Equitably increasing access to credit

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map of the U.S. with orange dots

Check out our interactive map to see areas where local and state Habitat organizations have successfully changed housing policies to equitably increase access to credit.

Credit is critical to buy a home. Yet, it’s difficult for many households to access, and minority and lower-income applicants often do not have access to credit at all or have access only to predatory credit. 

Promising strategies for equitably increasing access to credit for underserved populations:

  • Expanding down payment assistance.
  • Adopting tax policies that increase access to affordable homeownership for lower-income households.
  • Investing in homebuyer counseling and financial education.
  • Combatting predatory lending.
  • Providing new options for families in debt.
  • Boosting working families’ incomes through state earned income tax credits.
  • Supporting individual development accounts.

Access to credit is critical to homeownership, and homeownership is the primary source of wealth for most Americans.

“By leveraging their equity, families can do repairs on their home, pay for a college education. They can invest.”

Doug Ryan, senior director of affordable homeownership at Prosperity Now.

Precluding low-wealth and families of color to access the credit for homeownership is deepening existing racial, wealth, health and educational inequities. 

Tackling inequity requires reforming local, state and federal policies and increasing investments that will effectively expand access to credit and help pave the path to homeownership for underserved populations. Expanding homeownership opportunities also indirectly affects the ability and affordability of rentals for others.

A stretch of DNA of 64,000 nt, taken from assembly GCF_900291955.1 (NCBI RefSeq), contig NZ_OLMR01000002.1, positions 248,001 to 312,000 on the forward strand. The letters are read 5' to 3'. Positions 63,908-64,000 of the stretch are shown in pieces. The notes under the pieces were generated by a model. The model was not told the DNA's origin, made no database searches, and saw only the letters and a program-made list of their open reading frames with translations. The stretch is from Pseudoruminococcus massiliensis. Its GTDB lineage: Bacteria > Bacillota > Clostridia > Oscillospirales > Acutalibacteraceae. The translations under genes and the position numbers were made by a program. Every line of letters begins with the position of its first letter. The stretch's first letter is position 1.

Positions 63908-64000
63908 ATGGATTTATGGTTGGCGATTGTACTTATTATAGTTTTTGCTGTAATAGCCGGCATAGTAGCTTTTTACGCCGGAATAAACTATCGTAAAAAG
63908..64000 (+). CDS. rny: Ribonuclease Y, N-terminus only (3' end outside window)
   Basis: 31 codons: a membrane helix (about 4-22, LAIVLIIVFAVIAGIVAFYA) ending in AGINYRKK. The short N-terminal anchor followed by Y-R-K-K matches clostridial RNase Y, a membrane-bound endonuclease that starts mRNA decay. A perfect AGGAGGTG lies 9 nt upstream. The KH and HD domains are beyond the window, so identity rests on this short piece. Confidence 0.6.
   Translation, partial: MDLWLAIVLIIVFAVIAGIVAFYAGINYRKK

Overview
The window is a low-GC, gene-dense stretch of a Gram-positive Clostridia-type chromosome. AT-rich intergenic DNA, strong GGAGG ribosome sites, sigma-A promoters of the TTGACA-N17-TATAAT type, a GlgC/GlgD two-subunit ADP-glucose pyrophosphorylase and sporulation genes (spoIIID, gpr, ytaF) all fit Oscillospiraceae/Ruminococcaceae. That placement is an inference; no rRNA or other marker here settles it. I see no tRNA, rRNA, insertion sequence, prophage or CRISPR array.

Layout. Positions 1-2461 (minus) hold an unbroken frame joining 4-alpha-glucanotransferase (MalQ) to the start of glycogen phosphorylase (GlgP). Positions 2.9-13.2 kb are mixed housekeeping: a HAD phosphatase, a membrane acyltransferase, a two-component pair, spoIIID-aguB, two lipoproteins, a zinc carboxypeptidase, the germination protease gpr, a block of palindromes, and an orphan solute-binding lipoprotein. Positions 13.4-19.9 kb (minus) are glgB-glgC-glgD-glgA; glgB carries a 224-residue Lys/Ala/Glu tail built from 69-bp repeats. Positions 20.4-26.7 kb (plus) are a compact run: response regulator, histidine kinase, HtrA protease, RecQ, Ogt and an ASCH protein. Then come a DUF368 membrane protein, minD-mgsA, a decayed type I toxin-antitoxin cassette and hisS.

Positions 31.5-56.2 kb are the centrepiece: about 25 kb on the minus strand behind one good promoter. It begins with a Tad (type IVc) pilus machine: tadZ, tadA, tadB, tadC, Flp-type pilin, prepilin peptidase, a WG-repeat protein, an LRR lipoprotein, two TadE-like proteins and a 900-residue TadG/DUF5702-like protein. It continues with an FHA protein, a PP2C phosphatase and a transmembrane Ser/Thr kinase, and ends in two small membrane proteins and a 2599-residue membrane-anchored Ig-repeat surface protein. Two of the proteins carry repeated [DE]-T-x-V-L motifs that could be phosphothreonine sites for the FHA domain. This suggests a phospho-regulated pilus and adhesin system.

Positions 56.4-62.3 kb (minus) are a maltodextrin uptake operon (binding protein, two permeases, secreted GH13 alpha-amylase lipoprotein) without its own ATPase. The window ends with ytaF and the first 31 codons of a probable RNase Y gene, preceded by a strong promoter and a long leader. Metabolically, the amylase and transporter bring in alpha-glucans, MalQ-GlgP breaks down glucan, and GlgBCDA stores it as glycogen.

The Cost of Home campaign is successfully supporting advocacy for policies that increase and broaden access to safe and sound credit for underserved populations, including policies that address the homeownership gap for communities of color. 

How inequitable access to credit works 

Generally, institutions that extend credit aim to serve wealthier populations because their business model largely depends on it, says Jesse Van Tol, president and CEO of National Community Reinvestment Coalition, an organization that champions fairness in banking, housing and business development.

Wealth building is intergenerational. If you start out with very little wealth, it makes it harder to build wealth,” he says. “A bank is more likely to want to make a $1 million loan than a $75,000 one because they make more money off the bigger loan. This ongoing discrimination creates impediments for low-wealth families, especially people of color, to access the credit they need to buy a home.”
 

“You can see a huge social injustice when you look at how, historically, access to ownership and down payments often come from intergenerational wealth — from parents’ or grandparents’ mortgage assets.”

Shannon Vilhauer, executive director of Habitat for Humanity Oregon

“It’s important that all folks have the opportunity to move into the wealth-building opportunity of homeownership, thereby freeing up a spot a little lower down on the affordability spectrum on the rental side,” says Vilhauer. “We’re all part of the same continuum of housing stability, so making opportunities for stable housing at each level positively impacts us all.”

Our impact

With still one more year of the campaign to go, check out our solutions in action:

Join us

Add your voice to support equitable access to credit for all. 

  • Aerial view of houses in a neighborhood

    Discover the ongoing impact the Cost of Home campaign on improving home affordability: explore policy successes supported by local and state Habitat organizations, strategies for advocacy practitioners to effect policy change and a policy assessment report by the Urban Institute.

  • Woman with sticker that says, "I enrolled!"

    Achieving policy solutions in the four areas laid out by our platform will enable families to have greater access to homes they can afford — and to all the opportunities that follow.